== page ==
Press Release - Ill-wind of horsemeat scandal blows good for NI origin beef stock
1st March 2013
Region: Northern Ireland
Ill-wind of horsemeat scandal blows good for NI origin beef stock.
The National Beef Association (NBA) is delighted that the focus by consumers on origin and provenance that has been created by the horsemeat scandal is restricting the number of nomad cattle crossing the border with the ROI and underlined the value of FQAS qualification for Northern Ireland stock.
“Each of these is an important development that will help to secure the long term future of beef production in the Province - and its wider beef industry must therefore be thankful that even an ill-wind like organized meat sector deception on a cross-EU basis can do some long term good,” explained by the NBA’s Northern Ireland chairman, Oisin Murnion.
Last year the NBA was angry that the regular import by three of NI’s factories of over a thousand cattle a week from the ROI for immediate slaughter was being used to depress the value of finished cattle coming off NI farms.
And it was working hard to persuade guilty processors to give up trucking in nomads of non-NI origin from the South so buyer attention inside NI could focus on high provenance stock finished within NI itself.
“This would have given the beef sector in the Province a better chance to build up an NI brand, improve NI’s reputation for its beef, and at the same time make future supplies more secure because the improved cattle prices would give farmers a better chance of covering their costs,” said Mr Murnion.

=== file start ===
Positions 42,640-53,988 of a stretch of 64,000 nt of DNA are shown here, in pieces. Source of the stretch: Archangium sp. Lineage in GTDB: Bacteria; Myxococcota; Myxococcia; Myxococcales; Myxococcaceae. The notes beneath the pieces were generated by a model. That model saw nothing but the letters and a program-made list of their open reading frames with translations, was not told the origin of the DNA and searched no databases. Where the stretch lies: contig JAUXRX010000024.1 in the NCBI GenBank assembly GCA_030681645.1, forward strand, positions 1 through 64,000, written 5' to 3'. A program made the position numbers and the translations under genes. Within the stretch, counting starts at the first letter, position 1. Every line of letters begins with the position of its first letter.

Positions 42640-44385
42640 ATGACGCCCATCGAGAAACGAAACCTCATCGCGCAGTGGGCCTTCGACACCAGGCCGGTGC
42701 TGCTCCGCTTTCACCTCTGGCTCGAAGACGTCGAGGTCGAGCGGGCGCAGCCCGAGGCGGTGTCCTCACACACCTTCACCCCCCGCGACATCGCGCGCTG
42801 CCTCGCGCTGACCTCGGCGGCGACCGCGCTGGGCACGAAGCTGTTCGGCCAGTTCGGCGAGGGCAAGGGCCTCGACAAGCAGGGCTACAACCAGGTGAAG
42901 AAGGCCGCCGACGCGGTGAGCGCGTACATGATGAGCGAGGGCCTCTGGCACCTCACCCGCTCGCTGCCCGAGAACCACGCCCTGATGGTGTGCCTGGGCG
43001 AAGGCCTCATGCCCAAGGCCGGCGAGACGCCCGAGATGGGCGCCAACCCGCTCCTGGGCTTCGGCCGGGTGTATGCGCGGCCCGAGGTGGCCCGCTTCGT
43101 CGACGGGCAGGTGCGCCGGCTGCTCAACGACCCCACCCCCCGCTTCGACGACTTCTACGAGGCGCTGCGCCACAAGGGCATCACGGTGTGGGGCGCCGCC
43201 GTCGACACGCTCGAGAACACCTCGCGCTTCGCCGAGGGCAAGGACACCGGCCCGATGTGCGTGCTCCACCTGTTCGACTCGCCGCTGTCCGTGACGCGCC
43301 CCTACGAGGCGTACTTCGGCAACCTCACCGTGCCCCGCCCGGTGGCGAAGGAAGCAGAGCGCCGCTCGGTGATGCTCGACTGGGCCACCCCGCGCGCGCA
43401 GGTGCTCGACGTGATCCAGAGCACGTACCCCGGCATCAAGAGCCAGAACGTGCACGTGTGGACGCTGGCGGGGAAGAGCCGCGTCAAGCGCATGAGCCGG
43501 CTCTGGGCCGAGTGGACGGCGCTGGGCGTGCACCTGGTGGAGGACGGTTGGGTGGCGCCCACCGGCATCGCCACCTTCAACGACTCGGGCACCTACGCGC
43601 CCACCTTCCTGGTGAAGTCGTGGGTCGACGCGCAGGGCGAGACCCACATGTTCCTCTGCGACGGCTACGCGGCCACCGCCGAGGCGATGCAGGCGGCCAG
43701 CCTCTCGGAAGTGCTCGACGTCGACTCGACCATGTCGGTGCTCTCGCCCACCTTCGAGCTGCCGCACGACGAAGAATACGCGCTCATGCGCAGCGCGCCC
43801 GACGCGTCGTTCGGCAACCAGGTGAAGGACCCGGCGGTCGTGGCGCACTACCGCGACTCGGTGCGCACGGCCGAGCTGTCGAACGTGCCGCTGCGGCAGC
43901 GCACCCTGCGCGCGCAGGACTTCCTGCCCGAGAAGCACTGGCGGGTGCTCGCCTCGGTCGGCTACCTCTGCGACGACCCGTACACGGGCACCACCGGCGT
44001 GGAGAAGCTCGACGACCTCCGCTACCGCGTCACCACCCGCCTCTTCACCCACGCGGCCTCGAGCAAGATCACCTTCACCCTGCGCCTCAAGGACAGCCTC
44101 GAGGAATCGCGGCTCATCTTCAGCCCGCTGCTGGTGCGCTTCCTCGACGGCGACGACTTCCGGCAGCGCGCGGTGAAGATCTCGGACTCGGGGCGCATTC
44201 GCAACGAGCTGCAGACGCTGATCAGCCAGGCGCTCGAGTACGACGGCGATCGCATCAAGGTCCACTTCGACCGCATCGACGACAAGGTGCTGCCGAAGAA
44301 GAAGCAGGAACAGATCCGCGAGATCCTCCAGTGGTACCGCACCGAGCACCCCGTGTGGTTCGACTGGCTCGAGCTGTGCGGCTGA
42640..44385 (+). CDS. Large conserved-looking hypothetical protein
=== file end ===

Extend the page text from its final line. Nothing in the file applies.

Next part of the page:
“Unfortunately the Association’s plans were resisted but we could be saved from having to make more strenuous efforts in 2013 because the horsemeat scandal, and the strong consumer demand for proven country of origin credentials it has triggered, has already reduced the importation of ROI cattle for immediate slaughter and could soon stop it in its tracks.”
“Right now, this minute, our factories are at last concentrating much harder on beef cattle that were born and reared in the Province and just as importantly they are focusing even more heavily on farm assured NI cattle that carry the full FQAS qualification.”
According to the NBA this means that non-FQAS stock is being discounted by £70 a head while influential feeders, who in the past would buy stores out of the ROI to feed for 90 days and secure FQAS qualification, are concentrating on the purchase of NI-origin cattle too.
“They are at Northern Ireland’s marts, not those in the ROI, because they have picked up a very firm message that the market for nomad cattle from the ROI is drying up, 100 per cent NI origin is in favour, and they, quite naturally, want to protect their business by finishing stock that is most attractive to NI buyers,” said Mr Murnion.
“This sentiment is being mirrored by many processors who even last autumn were unhappy at the structural damage caused by the importation of nomads for immediate slaughter and this week told the Association in very strong terms that these cattle should never again come in.”
“So it is not a surprise that NI cattle prices are at last benefiting from a long delayed surge. Part of this week’s market strength is the result of urgent purchasing by those processing companies which have to replace horsemeat tainted stocks with high qualification beef.”
“However we would not be seeing factories offering 8p-10p above base if demand was spread across cattle from both NI and the ROI instead of concentrating much harder on stock from NI itself,” Mr Murnion added.
For more information contact:
Oisin Murnion, NBA Northern Ireland chairman.
Tel: 02841 765082